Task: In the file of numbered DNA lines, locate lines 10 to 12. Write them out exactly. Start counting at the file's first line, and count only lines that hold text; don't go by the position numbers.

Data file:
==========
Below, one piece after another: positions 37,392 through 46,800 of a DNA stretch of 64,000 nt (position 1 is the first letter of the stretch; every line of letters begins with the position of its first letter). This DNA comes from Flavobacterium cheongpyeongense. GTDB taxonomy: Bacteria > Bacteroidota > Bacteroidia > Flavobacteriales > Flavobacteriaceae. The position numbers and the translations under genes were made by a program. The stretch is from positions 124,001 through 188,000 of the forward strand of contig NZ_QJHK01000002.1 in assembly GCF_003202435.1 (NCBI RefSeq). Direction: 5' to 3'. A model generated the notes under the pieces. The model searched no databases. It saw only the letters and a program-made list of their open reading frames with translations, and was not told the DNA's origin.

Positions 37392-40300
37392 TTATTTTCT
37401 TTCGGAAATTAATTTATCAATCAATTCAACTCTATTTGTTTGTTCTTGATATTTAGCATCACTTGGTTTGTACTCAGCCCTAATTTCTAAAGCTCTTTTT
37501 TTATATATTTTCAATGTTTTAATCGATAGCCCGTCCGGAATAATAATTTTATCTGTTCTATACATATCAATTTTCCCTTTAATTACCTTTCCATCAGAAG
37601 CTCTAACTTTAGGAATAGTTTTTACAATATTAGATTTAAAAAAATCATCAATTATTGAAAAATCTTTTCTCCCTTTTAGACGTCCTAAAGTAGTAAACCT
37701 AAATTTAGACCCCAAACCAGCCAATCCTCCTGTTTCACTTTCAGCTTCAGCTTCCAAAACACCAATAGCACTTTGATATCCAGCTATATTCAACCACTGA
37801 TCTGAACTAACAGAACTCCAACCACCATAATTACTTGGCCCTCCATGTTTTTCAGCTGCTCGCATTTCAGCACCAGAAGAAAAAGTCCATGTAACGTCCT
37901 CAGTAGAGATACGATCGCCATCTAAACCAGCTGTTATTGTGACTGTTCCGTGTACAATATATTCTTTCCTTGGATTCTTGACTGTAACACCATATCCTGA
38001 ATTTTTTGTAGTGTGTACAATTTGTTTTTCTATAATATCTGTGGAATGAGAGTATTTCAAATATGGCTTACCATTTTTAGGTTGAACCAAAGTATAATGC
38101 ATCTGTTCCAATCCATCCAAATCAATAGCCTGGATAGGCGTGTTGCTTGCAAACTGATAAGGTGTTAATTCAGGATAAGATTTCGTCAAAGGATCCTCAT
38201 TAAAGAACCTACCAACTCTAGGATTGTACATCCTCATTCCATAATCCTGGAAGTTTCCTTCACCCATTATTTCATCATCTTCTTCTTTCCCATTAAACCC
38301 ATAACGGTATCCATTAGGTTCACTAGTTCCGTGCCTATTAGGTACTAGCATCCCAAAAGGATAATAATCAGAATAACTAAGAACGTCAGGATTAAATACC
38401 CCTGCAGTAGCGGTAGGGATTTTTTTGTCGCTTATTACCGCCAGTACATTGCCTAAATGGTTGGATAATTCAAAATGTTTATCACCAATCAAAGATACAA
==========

38001 ATTTTTTGTAGTGTGTACAATTTGTTTTTCTATAATATCTGTGGAATGAGAGTATTTCAAATATGGCTTACCATTTTTAGGTTGAACCAAAGTATAATGC
38101 ATCTGTTCCAATCCATCCAAATCAATAGCCTGGATAGGCGTGTTGCTTGCAAACTGATAAGGTGTTAATTCAGGATAAGATTTCGTCAAAGGATCCTCAT
38201 TAAAGAACCTACCAACTCTAGGATTGTACATCCTCATTCCATAATCCTGGAAGTTTCCTTCACCCATTATTTCATCATCTTCTTCTTTCCCATTAAACCC